Nokia is a small city (pop. 26900) on the banks of the Emäkoski River in the county of Pirkkala, some 15 kilometers to the south of Tampere, Finland.


Nokia has been around long enough that even its name is obscure. The most probable theory is that it comes from Old Finnish nois (pl. nokia), meaning a type of dark-coated marten found in the area to this day, and the animal is thus enshrined on the Nokia coat of arms. In modern Finnish, on the other hand, noki means soot and nokia would mean soots, but using the plural makes little sense in either language.

Nokia was the setting of one of the largest battles in the Club War, a 1596 peasant uprising against Swedish feudal lords. The peasants, armed with clubs (surprise!), took up residence in Nokia Manor and won several skirmishes against the feudal cavalry, but were decisively defeated by Klaus Fleming on January 1-2, 1597. Thousands of clubmen were slain and their fled leader, Jaakko Ilkka, was captured a few weeks later and executed. The Club War was the last major peasant revolt in Finland, and it permanently consolidated the hold of the nation state. Much later, in the Finnish Civil War (1918), Nokia (along with neighboring Tampere) was a Communist stronghold and saw some combat.


But Nokia had started on its road to world domination in 1865, when Fredrik Idestam established a pulp mill in Nokia and started manufacturing paper. The factory prospered and a town started to develop around it, replacing what had previously been just farmlands. In 1898, Nokia spawned the Finnish Rubber Works, which manufactured galoshes and later also tires. And for a long time this is what Nokia was known for in Finland: in almost every Finnish home you can still find a pair or two of long black rubber boots, emblazoned with exactly the same "NOKIA" logo found on Nokia's cellphones.

The first step on the road to telecommunications was taken when the Finnish Cable Works were opened in 1912 in Helsinki. Its 1967 merger with the Rubber Works resulted in the creation of the Nokia Group, by then a vast industrial conglomerate for rubber, cable, paper and electronics products. Combining most of these skills, during the 1970s Nokia developed the DX 200 digital telephone switch and the revenue share of the electronics department started to balloon.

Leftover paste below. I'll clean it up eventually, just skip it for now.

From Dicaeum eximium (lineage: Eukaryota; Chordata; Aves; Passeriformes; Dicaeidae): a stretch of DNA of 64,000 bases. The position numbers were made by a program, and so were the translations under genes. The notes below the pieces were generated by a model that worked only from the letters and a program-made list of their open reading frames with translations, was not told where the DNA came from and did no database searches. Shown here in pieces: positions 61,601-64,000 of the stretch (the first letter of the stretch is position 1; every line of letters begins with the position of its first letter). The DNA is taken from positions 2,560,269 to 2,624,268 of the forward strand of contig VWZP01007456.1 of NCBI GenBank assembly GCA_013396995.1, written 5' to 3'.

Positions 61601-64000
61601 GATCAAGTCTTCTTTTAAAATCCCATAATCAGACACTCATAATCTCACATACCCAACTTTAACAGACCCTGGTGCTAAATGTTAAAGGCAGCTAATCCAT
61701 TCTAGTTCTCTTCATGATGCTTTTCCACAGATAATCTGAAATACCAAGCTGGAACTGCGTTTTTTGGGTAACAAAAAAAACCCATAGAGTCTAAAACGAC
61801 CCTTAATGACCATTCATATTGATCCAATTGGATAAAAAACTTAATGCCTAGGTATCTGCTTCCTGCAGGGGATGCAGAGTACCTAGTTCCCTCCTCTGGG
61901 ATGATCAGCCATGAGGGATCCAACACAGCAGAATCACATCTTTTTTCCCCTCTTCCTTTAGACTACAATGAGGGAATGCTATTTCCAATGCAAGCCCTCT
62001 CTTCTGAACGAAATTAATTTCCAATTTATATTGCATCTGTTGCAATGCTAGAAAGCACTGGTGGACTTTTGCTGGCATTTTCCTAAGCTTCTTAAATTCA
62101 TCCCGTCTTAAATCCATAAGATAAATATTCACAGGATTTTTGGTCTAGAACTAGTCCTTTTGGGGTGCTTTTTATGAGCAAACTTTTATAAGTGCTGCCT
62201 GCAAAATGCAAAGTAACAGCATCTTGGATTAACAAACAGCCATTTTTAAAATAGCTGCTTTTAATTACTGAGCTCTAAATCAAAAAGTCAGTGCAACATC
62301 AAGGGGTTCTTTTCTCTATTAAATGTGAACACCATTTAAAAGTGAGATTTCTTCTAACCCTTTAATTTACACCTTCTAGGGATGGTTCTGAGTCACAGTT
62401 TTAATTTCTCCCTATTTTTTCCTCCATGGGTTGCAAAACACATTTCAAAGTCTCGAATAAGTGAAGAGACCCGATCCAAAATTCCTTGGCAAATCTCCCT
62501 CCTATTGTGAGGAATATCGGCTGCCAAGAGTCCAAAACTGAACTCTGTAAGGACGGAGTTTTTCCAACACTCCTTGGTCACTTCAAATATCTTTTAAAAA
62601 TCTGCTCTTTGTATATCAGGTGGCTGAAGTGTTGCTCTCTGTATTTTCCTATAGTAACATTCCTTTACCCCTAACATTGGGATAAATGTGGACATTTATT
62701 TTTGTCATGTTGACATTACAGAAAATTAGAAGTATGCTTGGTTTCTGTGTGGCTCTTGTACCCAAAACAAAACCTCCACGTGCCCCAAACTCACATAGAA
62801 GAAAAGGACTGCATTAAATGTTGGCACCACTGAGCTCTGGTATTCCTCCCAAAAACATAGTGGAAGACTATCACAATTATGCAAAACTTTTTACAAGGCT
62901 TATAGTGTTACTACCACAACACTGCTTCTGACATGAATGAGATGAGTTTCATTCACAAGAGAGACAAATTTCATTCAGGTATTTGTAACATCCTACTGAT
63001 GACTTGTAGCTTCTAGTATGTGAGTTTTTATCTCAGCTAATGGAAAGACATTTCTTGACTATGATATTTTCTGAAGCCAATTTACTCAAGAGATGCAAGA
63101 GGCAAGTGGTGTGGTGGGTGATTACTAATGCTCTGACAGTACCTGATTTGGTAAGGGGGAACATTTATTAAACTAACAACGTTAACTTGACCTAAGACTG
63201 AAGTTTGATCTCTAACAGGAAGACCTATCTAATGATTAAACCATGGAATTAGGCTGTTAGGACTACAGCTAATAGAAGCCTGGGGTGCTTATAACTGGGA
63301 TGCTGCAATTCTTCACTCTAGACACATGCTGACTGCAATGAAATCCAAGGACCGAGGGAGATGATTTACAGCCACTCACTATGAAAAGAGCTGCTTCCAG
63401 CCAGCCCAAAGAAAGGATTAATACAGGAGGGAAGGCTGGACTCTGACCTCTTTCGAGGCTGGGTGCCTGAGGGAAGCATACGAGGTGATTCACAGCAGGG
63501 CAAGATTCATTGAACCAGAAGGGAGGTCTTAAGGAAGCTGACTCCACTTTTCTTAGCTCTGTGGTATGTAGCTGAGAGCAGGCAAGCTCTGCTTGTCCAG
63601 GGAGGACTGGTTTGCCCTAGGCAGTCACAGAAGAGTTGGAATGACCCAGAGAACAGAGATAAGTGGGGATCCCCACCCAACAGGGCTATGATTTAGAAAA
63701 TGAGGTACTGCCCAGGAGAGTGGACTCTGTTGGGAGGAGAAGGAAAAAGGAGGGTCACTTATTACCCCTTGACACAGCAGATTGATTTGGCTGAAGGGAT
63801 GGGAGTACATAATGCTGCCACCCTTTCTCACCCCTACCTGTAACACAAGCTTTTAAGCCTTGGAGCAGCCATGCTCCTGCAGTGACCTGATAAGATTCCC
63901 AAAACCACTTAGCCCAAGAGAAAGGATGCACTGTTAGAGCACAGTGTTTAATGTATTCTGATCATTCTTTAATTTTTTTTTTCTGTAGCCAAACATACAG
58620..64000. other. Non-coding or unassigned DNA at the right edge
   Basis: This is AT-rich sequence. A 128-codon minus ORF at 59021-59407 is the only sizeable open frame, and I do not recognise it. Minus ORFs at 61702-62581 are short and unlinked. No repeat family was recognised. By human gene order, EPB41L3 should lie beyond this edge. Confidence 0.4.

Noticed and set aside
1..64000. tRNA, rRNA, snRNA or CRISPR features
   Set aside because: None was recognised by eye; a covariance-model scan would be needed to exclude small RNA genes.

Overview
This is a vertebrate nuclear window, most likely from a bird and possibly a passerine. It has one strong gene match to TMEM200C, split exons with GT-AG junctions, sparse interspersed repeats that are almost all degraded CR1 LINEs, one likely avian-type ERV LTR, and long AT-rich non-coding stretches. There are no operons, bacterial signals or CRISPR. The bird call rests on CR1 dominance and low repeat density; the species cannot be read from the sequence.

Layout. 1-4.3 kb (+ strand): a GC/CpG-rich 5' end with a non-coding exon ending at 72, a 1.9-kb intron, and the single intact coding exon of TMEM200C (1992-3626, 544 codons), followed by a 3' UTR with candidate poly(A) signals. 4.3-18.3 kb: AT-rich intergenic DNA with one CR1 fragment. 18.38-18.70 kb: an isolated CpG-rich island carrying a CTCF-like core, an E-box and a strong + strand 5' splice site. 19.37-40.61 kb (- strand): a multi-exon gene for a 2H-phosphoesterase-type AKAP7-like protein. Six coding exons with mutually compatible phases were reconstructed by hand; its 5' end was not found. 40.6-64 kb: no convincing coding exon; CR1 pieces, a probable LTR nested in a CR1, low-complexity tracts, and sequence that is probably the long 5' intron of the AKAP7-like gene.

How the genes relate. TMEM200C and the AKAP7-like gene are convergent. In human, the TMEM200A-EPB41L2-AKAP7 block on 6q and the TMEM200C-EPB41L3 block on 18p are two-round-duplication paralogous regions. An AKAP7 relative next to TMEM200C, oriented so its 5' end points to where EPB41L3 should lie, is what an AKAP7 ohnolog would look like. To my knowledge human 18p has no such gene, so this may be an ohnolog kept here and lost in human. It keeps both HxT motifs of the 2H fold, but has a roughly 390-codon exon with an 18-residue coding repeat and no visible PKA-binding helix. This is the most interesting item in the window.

The die was cast in May 1992, when newly elected CEO Jorma Ollila decided to concentrate solely on telecommunications. The rubber, paper and consumer electronics operations were spun off into their own companies (all with names of the form "Nokian X"), but the telecoms group retained the name Nokia for itself. The rest is history.


Oddly enough, Nokia (the telecom company) no longer has a single building in Nokia (the place), their Finnish operations have been moved mostly to the Helsinki area and Salo. The rubber and paper companies are still there, and Nokia's spectacularly unsexy motto remains "The City of Rubber, Paper and Electricity". These days, Nokia's biggest -- some might say only -- draw for tourists is the Rantasipi Eden Spa Hotel, the swankiest spa and hotel in Finland featuring lots of liquid fun for the whole family. (You'll probably need some liquid refreshment after paying the bill though, as day pass prices start at €25 per head.)

References (City of Nokia, also in English) (Company of Nokia) (Rantasipi Eden Spa Hotel)